#634: The Return Of The Red Baron by The Royal Guardsmen
The Posmen were a band from Ocala, Florida. They were all students at Lake Weir High School. With the British Invasion, they decided to change their name to the Royal Guardsmen, giving themselves a British sounding name. When their debut single, “Snoopy Vs. the Red Baron,” became a hit single late in 1966, they began touring. The band consisted of Billy Taylor on organ, Tom Richards and Barry Winslow on guitar, drummer John Burdett, bass player Bill Balough and singer Chris Nunley. Their first single, “Baby, Let’s Wait,” climbed to #11 in Sarasota, Florida in the fall of 1966. They recorded “Snoopy vs. the Red Baron” which became a #2 hit in the US and a #1 hit in Vancouver. Initially, the Royal Guardsmen got into legal trouble with their records about Snoopy since they hadn’t got permission from Peanuts cartoonist, Charles Schultz, to use Snoopy and the Red Baron in their songs.
Nonetheless, Vancouver got hooked on the Royal Guardsmen sending their follow-up single, “The Return of the Red Baron,” to #2 while it only peaked at #15 in the USA.
“The Return Of The Red Baron” picked up the story of Snoopy and the Red Baron and their feud. The song begins with the Red Baron vowing to avenge the loss of his plane that burned in flames after Snoopy shot him down in “Snoopy vs. the Red Baron”. The Red Baron looses his cool and fails to aim steadily when firing at Snoopy. But Snoopy is “cool” and by the end of the song Snoopy is gunning for the Red Baron.
The band released a third Snoopy-themed song titled “Airplane (My Airplane),” which was a #1 hit in Orlando (FL), Stevens Point (WI) and Worcester (MA). Though the song never had a national breakout in America, though it went Top Ten in New Zealand, South Africa and Australia. Their fourth Snoopy-themed single was a Christmas song. It was listed on the Billboard Christmas song list, but didn’t make the Billboard Hot 100. “Snoopy’s Christmas” was about a dogfight Snoopy had with the Red Baron in their First World War biplanes. At one point, the Red Baron has Snoopy outmaneuvered. But instead of shooting Snoopy’s biplane, the Baron forces Snoopy to land behind the German lines. Snoopy thinks it’s over for him. But once they are on the ground, the Red Baron calls out “Merry Christmas, mein friend.” The Baron offers Snoopy a holiday toast.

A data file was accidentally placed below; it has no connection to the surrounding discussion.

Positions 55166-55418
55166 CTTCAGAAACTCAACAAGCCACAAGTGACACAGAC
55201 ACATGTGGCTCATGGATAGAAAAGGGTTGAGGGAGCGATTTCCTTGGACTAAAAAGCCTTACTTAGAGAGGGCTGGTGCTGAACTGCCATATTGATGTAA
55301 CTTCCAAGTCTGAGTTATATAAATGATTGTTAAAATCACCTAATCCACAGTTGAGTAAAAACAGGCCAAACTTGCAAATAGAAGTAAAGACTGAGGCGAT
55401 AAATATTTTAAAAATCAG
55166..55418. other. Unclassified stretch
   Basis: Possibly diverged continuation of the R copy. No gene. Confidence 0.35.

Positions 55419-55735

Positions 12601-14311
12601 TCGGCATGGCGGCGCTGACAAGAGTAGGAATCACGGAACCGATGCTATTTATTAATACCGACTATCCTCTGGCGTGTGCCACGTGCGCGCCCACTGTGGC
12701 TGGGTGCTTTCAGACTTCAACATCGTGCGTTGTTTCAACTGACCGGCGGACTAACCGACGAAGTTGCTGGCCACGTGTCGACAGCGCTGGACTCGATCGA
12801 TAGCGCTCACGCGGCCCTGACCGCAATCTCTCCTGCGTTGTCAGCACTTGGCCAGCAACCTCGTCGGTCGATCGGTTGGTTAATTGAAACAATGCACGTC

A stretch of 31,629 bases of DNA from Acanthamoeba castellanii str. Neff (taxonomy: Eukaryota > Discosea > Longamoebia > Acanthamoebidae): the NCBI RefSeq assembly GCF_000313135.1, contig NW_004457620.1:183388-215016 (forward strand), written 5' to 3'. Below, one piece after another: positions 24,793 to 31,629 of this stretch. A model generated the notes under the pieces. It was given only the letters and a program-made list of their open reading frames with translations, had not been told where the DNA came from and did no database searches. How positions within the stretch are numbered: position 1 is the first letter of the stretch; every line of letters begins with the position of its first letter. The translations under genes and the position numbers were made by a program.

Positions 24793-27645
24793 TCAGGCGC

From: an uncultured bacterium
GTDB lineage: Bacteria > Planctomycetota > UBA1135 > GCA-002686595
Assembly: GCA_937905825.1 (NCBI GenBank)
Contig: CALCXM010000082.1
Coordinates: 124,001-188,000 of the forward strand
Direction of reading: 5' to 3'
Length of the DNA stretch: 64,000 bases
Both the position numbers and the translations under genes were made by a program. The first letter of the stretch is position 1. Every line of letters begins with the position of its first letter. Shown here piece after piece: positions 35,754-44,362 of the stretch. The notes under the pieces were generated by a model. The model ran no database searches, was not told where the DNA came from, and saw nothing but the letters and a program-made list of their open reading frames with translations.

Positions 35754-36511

While the Royal Guardsmen were serious musicians, Laurie Records kept giving them more Snoopy songs to record. When they performed in concert they’d play their Snoopy set: “Snoopy vs. The Red Baron,” “The Return Of The Red Baron,” “Snoopy’s Christmas,” “Snoopy For President” and “Airplane (My Airplane).” “Snoopy For President” was released the week that Robert F. Kennedy was assassinated and few were in the mood for poking fun at politicians who ran for president in that context. In 1969, one of their last songs was “The Smallest Astronaut,” was about Snoopy flying a decoy space ship in order to help the American’s win the race to land on the moon. The end of the song featured spoken word roll call of the surnames of the American astronauts who were part of the space race: Aldrin, Armstrong, Collins, Stafford, Young, Cernan, MacDivott, Scott, Schweikert, Borman, Lovell, Anders, Schirra, Cunningham, Eisell, Grissom, White, Chaffee, Cooper, Carpenter, Glenn and Shepard.
The band was losing members by 1969 and broke up in early 1970. Tom Richards died in 1979. For decades they didn’t play again, but in 2004 they had a reunion at Lake Weir High School with the original five bandmates and In 2006 they performed on an oldies cruise ship. And in 2010 they had a third reunion in Las Vegas. This time is was at the invitation of KKLZ radio’s End of Summer Bash. The Royal Guardsmen were in a lineup with Jimmy Gilmer and The Fireballs of “Sugar Shack” fame, Eddie (“Hey There Lonely Girl”) Holman and The Vogues at the Cannery Hotel and Casino.
Over the past decade Billy Taylor has been the mandolin player for Backwater, a bluegrass band based in Ocala.
February 6, 2019
Dave Schlenker, A Royal Reunion, Ocala.com, September 4, 2010.
Sam Roberts, “Luigi Creatore, Songwriter and Producer for Presley and Sam Cooke, Dies at 93,” New York Times, December 15, 2015.
Gillian Brockell, “The Christmas Truce Miracle: Soldiers Put Down Their Guns to Sing Carols and Drink Wine,” Washington Post, December 24, 2017.
David Laing, “George David Weiss Obituary: US Writer of Many Memorable Hit Songs,” Guardian, August 24, 2010.
Star of Broadway’s HELLAZPOPPIN, June Winters, Dies at 96, Broadway.com, September 8, 2015.
“Boss 40,” CKLG AM 730, Vancouver, BC, March 11, 1967.
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